Analysis of Edgar Allan Poe's The Raven Essay
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Analysis of Edgar Allan Poe's The Raven
Edgar Allan Poe’s “The Raven,” though parodied, republished, and altered countless times, has withstood the test of time as one of the most recognizable and famous works of poetry in the English language. Carefully measured stanzas with a fascinating rhyme scheme embedded throughout, together with the unique and completely individualistic style of its author, are but a few of the elements that combine to elevate this poem in the public eye. It reaches an as-yet-unparalleled plane of poetic excellence. It is imperative, then, for the reader to understand that the conflict presented in “The Raven” is not the commonly-assumed “Man vs. Animal,” as though to embody the plight of the man as he pits…show more content…
Our only other possible conclusion, then, is that the victim of dementia is the narrator. The bird is as innocent as he is ebony.
This man suffers, as many have, from the pangs of a pierced heart. He has been left alone after the death of his only true infatuation and has undoubtedly found that, contrary to the old adage, it is not better to have loved and lost than to never have loved at all. The “rare and radiant maiden whom the angels name Lenore” (95)- in fact a type and shadow of Poe’s own young bride, who at the time of this poem’s publication was suffering from fatal attack of tuberculosis- was no longer at his side, and our story-teller wonders if, however impossibly, he would ever clasp her to himself again.
At the bird’s appearance and apparent vocal articulation, he is at first impressed, then saddened. He compares this evening visitor as only another friend which will soon depart, just as “other friends have flown before” (58). But the raven again echoes quite aptly his one-word vocabulary, thus leading the man on to think more deeply about the possibilities that exist at this juncture. Somewhere deep inside him, he has realized that it doesn’t matter what question he poses, the bird will respond the same.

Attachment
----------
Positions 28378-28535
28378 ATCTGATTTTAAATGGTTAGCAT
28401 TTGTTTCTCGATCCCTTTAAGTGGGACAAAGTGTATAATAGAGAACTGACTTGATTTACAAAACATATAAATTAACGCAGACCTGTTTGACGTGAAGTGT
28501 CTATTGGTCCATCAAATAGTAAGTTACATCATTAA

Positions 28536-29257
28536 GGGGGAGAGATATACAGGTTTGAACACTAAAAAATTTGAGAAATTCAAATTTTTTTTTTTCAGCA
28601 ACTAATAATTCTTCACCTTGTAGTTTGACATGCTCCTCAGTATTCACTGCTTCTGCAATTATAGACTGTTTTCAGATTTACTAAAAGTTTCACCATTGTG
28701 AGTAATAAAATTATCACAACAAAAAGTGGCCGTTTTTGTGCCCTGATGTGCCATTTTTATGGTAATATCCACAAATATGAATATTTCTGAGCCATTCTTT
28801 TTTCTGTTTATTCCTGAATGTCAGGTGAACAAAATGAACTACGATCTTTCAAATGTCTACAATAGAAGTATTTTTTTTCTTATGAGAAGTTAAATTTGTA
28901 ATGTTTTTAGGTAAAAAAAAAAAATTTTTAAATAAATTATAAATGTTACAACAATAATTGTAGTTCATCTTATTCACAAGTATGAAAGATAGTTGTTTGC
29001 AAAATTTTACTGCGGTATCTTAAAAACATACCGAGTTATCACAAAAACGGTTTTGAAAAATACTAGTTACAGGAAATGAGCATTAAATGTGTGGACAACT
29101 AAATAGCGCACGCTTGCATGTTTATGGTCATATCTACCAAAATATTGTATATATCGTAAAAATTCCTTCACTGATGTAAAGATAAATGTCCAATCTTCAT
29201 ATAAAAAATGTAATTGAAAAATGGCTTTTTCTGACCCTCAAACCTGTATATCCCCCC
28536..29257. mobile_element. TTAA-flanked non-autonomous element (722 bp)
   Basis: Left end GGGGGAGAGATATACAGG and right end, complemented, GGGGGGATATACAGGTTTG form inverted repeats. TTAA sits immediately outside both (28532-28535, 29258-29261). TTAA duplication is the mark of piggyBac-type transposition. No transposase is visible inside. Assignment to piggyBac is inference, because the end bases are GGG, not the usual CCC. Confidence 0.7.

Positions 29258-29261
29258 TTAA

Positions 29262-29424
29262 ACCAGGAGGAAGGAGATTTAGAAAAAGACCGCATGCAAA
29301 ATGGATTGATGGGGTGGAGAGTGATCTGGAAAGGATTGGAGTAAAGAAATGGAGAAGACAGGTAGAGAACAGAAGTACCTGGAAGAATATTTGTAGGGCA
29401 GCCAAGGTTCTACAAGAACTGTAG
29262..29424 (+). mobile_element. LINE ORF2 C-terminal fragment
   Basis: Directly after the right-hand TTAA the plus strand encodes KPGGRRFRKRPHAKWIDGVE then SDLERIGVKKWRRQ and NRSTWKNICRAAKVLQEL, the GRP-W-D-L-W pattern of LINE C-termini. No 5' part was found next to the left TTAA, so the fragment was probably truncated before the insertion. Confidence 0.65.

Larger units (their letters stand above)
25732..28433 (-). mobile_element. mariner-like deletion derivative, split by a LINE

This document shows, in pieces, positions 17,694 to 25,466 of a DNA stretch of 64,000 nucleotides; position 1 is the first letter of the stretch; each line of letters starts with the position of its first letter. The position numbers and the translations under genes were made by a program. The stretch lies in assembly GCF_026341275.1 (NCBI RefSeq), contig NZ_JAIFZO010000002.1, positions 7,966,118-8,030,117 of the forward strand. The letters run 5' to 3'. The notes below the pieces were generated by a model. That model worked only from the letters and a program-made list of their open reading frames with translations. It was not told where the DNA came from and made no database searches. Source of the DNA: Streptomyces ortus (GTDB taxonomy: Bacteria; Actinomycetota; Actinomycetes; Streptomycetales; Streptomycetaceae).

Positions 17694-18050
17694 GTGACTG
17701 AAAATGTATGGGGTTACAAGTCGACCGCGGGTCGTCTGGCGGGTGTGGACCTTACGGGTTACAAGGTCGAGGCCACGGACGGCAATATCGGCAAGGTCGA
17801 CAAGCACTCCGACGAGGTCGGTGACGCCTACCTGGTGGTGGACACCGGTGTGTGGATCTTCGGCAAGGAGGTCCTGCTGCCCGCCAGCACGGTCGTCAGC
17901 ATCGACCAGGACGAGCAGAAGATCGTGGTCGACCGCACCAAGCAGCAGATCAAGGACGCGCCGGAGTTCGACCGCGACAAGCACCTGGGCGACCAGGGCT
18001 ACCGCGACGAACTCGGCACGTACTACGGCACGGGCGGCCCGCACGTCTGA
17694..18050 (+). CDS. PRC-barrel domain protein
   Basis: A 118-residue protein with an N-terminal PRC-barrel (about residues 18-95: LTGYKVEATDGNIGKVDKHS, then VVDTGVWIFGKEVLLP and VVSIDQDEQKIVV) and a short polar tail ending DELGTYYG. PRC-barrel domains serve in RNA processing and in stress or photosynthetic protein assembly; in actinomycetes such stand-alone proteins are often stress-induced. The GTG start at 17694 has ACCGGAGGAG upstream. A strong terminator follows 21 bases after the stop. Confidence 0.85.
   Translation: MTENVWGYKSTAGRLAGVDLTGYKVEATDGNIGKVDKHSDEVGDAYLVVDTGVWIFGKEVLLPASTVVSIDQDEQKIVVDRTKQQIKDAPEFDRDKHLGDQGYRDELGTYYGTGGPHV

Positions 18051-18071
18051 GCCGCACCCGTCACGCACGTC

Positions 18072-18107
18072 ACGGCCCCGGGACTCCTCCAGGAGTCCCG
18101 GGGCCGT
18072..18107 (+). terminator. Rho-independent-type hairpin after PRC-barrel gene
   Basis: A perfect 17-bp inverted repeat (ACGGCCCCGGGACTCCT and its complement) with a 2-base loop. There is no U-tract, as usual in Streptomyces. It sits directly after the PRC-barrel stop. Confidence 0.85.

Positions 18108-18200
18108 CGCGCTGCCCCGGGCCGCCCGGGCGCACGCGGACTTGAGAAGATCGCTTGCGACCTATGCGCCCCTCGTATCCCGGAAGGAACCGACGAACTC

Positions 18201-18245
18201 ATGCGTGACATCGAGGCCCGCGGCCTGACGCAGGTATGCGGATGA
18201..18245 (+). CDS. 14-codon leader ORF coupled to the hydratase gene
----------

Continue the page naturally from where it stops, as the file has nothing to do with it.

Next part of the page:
“Straight (he) wheeled a cushioned seat in front of bird, and
Stanza 10: The Raven just sits there and says "nevermore." The narrator, a little spooked by the entire episode mutters the bird will probably just leave tomorrow.
Analysis: There is something in the word "nevermore" that brings despair to the narrator. He believes the raven is pouring out his soul with each utterance of the word, similar to the pouring out of the narrator's soul as he longs for the return of Lenore.
Stanza 11: The narrator rationalizes that the raven's repetition of "nevermore" has nothing to do with his own hopeless state, and that the word is the only one the bird knows. He creates a plausible story about the bird probably having escaped from his master who met an ill fate at sea.
Analysis: The narrator experiences the paranoia/denial cycle. He unreasonably believes the raven is some bad omen, which it then becomes, omens being nothing more than a negative psychological interpretation of an otherwise neutral event, followed by a complete negation with an implausible explanation. The narrator is nuts.
Stanza 12: The narrator wheels his chair around, stares at the bird, and attempts to figure out what this all means.
Analysis: Although the narrator draws no explicit conclusion, descriptive words such as "grim, ungainly, ghastly, gaunt" displays the narrator's negative attitude toward the strange visitor.